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February 1948


Arch Ophthalmol. 1948;39(2):232-239. doi:10.1001/archopht.1948.00900020237010

INFECTION of the conjunctiva and the ocular adnexa has long been a source of distraction to the ophthalmologist, the bacteriologist and, primarily, the patient. In the era before bacteria were discovered the ophthalmic textbooks contained no specific admonitions as to treatment, with the exception of the statement that when frank pus was noted heat in various forms relieved the irritation and at times caused pointing, opening and drainage of the abscess.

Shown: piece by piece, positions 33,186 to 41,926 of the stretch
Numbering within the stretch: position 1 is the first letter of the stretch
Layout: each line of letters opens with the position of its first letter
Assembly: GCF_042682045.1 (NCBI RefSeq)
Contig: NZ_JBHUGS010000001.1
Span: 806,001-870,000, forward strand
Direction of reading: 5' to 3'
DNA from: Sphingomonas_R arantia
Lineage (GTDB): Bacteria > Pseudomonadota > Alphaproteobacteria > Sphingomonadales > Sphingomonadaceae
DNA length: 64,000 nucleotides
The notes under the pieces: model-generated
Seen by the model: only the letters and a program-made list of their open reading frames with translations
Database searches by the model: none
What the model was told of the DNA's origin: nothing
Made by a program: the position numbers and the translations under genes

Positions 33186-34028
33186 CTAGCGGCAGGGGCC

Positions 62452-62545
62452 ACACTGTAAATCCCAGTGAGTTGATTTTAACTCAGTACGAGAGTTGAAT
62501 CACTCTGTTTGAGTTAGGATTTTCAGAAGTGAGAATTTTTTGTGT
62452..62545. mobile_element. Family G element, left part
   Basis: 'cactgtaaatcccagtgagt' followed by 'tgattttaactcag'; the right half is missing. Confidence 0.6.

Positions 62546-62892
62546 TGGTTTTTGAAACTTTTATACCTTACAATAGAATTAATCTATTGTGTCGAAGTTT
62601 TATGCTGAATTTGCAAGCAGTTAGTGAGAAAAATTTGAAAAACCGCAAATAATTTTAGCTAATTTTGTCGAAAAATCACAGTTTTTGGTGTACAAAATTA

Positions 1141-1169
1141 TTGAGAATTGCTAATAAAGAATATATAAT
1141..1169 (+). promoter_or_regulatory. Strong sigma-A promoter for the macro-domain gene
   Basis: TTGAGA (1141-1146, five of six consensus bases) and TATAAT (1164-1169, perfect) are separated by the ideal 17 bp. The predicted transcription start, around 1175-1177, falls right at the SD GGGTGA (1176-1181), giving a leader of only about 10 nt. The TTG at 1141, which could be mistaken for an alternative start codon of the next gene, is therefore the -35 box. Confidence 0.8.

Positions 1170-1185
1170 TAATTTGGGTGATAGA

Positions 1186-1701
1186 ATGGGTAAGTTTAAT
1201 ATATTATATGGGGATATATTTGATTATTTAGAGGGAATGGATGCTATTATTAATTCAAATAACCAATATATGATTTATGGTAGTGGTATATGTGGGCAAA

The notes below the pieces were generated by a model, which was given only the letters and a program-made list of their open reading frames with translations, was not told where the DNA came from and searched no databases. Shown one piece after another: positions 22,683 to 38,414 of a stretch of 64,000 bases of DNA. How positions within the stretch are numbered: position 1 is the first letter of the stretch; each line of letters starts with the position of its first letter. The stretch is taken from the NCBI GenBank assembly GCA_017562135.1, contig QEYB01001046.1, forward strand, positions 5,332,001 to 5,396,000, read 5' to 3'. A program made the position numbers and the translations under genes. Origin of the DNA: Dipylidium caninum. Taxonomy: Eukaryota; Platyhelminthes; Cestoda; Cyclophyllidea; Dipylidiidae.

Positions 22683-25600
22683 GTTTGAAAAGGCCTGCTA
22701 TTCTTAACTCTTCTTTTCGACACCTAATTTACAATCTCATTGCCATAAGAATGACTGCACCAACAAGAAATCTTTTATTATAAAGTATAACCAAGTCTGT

With the advent of modern knowledge of sepsis, smears and cultures of material from the conjunctival sac, the meibomian glands and the ciliary follicles were made. An enormous amount of laboratory work was accomplished and much appeared in the literature. It was found early that smears of material taken with a cotton applicator were not efficient, as many of the organisms were invaders of the tissue cells and few appeared on the surface. A method of scraping the conjunctiva

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